Shared Decision Making Using the HEART Score and a Visual Aid in Patients Presenting with Chest Pain to a Community Emergency Department
Michael Boyd, MD and Arun Ganti, MD – Winners of the 2016 QIPS Resident Quality Award
In the United States, chest pain is one of the most common chief complaints, accounting for 5-8% of all Emergency Department visits. Classically, these patients have either been admitted to the hospital or observed in Chest Pain Observation Units. However, recent research suggests that many low risk chest pain patients can be discharged safely.
Our quality improvement project was performed at St. Joseph Mercy Hospital in Ann Arbor Michigan. It combined the HEART Score with a shared decision making visual aid in the evaluation of patients presenting to the ED with chest pain. The HEART Score is a validated risk stratification tool using history, EKG, risk factors, and cardiac biomarkers to classify patients presenting to the ED with chest pain and concern for Acute Coronary Syndrome (ACS) into low, moderate or high risk categories. This protocol follows the 2015 American Heart Association Guidelines which recommends cardiac troponins measured at 0 and 2 hours in “conjuncture with a clinical scoring system to identify patients at low-risk for a 30-day major adverse cardiac event (MACE) who may be safely discharged from the Emergency Department.”
In our QI project, Emergency Physicians calculated a HEART Score for each patient presenting to the ED with chest pain. A visual aid, developed for describing risk level based on the score (see figure 1), was presented to the patient. The physician and patient then engaged in Shared Decision Making regarding disposition (discharge, chest pain observation unit, or admission) based on the risk score. The visual aid is signed by both patient and physician; one copy is given to the patient and the other is scanned into the medical record.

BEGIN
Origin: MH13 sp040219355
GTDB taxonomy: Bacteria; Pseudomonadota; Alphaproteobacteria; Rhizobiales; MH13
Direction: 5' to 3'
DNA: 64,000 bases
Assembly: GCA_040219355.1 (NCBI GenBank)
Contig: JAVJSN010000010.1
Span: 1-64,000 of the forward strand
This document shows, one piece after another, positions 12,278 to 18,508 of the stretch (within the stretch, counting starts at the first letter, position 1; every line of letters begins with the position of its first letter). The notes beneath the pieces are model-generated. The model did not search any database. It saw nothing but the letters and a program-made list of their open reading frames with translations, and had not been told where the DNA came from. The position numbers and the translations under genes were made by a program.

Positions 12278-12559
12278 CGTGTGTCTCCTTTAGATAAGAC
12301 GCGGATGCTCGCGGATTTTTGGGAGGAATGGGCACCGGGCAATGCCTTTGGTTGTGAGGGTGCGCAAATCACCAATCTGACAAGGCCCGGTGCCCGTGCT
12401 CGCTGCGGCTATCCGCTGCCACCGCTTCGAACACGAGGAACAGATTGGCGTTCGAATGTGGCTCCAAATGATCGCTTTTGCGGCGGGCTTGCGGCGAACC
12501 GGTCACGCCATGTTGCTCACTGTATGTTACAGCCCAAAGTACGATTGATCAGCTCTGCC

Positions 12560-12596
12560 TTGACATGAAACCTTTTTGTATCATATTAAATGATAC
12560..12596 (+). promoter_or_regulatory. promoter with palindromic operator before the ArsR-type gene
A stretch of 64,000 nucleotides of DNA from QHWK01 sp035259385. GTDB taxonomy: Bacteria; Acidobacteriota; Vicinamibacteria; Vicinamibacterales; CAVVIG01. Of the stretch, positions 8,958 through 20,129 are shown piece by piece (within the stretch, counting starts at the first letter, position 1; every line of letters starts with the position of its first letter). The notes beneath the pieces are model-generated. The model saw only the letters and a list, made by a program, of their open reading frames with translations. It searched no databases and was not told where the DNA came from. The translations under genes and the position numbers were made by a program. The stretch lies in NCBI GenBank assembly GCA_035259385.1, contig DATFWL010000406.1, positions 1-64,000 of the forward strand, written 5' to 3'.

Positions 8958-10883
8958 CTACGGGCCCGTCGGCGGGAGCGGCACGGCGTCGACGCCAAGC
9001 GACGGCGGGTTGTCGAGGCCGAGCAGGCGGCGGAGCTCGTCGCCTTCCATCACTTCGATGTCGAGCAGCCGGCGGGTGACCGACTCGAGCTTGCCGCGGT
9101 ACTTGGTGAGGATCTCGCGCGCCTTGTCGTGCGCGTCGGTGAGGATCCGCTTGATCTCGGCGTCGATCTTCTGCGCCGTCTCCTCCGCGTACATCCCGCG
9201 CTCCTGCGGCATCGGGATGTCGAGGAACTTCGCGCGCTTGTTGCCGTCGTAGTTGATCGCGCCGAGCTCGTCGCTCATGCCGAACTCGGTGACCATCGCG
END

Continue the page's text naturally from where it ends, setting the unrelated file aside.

The implementation of the combined HEART Score and Shared Decision Making instrument was piloted with a cohort of providers in our institution in December 2015. In the baseline control year of 2014, 4643 patients presented to the ED with chest pain, and 2716 patients (56.6%) were placed in observation. During the pilot implementation phase of our project in December of 2015, 132 patients presented with chest pain, and 34 patients (25.7%) were placed in observation, a 30.9% reduction in observation admissions (p < .0001). The discharge rate increased from 40.2% in 2014 to 74.2% during the pilot phase.
Due to its success, this care pathway has been implemented as the standard diagnostic and management pathway for patients presenting with chest pain at our institution. This quality improvement project incorporates best practice evidence with patient values to reduce unnecessary observation admissions, improve patient understanding of their condition, and allows shared medical decision making to be documented.
Figure 1 - Example of visual aid depicting moderate risk as calculated by the HEART score.
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- Neumar RW et al. Part 1: Executive Summary: 2015 American Heart Association Guidelines Update for Cardiopulmonary Resuscitation and Emergency Cardiovascular Care. Circulation. 2015 Nov 3;132(18 Suppl 2):S315-67
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